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A visit to the eastern shores of Lake Okeechobee this Earth Day should be accompanied by the ominous tones of the “Jaws” theme song.

Just when you thought it was safe to go back in the water, a blue-green algae bloom on the lake is growing.

On April 13, satellite imaging showed a potential bloom covering about 150 square miles of the lake. The day before, the Florida Department of Environmental Protection tested cyanobacteria — commonly called blue-green algae — near the Port Mayaca Lock and Dam and measured the toxin microcystin at 22 parts per billion. That’s nearly three times the level deemed hazardous by the federal government.

Microcystin can cause skin and eye irritation, nausea and vomiting, difficulty breathing and liver disease. Another toxin in cyanobacteria, BMAA, is linked to neurological diseases including ALS. But DEP doesn’t test for that toxin — so who knows if it’s looming in Lake O?

On Earth Day in particular everyone wants to be “green.” But not like this.

For if lake water containing this poison is discharged into the fragile St. Lucie and Caloosahatchee estuaries, we could see a repeat of the “lost summers” of 2016 and 2018. Guacamole-thick blooms could clog the rivers, shutter businesses and kill marine life.

It doesn’t have to be this way — and it won’t, if we can finally “Fix the FLO.”

U.S. Army Corps of Engineers is developing a new “playbook” for managing Lake Okeechobee. The existing Lake Okeechobee Regulation Schedule will be replaced by the new Lake Okeechobee System Operating Manual (LOSOM), designed to better accommodate a variety of stakeholders.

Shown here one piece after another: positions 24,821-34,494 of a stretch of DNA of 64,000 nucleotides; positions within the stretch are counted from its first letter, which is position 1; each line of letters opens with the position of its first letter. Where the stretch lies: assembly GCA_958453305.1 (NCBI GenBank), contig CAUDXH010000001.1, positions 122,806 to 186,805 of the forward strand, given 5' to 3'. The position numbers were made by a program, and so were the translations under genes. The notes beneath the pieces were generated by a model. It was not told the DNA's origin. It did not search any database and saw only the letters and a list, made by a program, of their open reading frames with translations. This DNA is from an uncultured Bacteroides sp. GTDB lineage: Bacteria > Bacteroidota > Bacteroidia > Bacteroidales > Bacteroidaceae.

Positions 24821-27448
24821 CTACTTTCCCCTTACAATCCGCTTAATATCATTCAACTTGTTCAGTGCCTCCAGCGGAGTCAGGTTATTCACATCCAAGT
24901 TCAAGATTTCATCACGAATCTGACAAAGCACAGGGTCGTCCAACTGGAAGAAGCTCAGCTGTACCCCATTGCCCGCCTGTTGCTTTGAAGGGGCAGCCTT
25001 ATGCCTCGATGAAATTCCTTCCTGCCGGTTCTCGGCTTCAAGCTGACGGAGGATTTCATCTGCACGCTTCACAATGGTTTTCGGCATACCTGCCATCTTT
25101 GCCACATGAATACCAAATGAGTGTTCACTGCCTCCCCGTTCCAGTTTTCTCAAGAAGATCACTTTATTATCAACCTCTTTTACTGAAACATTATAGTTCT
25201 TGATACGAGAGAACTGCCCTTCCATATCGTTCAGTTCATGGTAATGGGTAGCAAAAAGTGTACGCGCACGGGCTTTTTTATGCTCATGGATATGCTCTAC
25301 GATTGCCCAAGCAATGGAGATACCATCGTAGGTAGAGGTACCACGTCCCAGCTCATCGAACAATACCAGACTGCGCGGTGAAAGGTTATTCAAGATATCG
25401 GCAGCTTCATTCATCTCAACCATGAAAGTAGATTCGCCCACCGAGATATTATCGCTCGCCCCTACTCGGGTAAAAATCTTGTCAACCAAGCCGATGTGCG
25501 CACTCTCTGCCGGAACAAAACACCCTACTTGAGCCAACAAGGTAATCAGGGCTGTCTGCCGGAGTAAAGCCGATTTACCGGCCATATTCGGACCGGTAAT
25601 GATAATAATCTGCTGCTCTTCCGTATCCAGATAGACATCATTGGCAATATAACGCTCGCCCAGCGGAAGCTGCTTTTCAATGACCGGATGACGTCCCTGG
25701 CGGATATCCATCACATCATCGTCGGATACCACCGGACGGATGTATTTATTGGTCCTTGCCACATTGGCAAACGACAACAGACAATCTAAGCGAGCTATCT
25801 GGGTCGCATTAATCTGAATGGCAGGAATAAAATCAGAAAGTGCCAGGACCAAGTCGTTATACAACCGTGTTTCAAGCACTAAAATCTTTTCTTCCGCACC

Corps officials say they’re aiming for a “balanced” plan. Problem is, no one’s sure exactly what that means.

Will there be shared adversity? Or will the northern estuaries — including the Lake Worth Lagoon — continue to get hammered by toxic water, even as the sugar fields in the Everglades Agricultural Area continue to receive just the right amount of water to ensure a bumper crop?

While the Corps’ plan seeks to serve many masters, the reality is it’s possible for LOSOM to protect communities from toxins by ending discharges to the St. Lucie, and better managing discharges to the Caloosahatchee. That should be the Corps’ ultimate goal, and the South Florida Water Management District must help get us there.

The new playbook must include plans to move more clean Lake O water south to the Everglades and Florida Bay during the dry season, before algae blooms become prevalent. Doing so can protect human health and the Herbert Hoover Dike around the lake. It can safeguard the economy and marine life. It can benefit the parched Everglades and protect Florida Bay from hypersaline conditions.

The first draft of the new Lake O management plan is tentatively scheduled to be released in July. If, at that time, the estuaries are clogged with cyanobacteria, it will be an environmental crisis.

But if the new playbook doesn’t do enough to prevent such toxic scenes from recurring in the future, it could be a political crisis, too. Residents and activists may ask: What’s the point of LOSOM, if not to prevent this?

We’ve got a chance to get this right — or we could be facing lost summers on both of Florida’s coasts as far as the eye can see.

So it’s time to Fix the FLO; it’s time to ensure this “balanced” plan provides relief for the northern estuaries, and ensures a better, more equitable future for Florida’s iconic waters – and all who rely on them.

You can help by adding your name to the Fix the FLO petition. Help us get to 10,000 signatures so the powers-that-be know Florida residents are fed up with a water-management system that prioritizes enriching the sugar industry over protecting public health.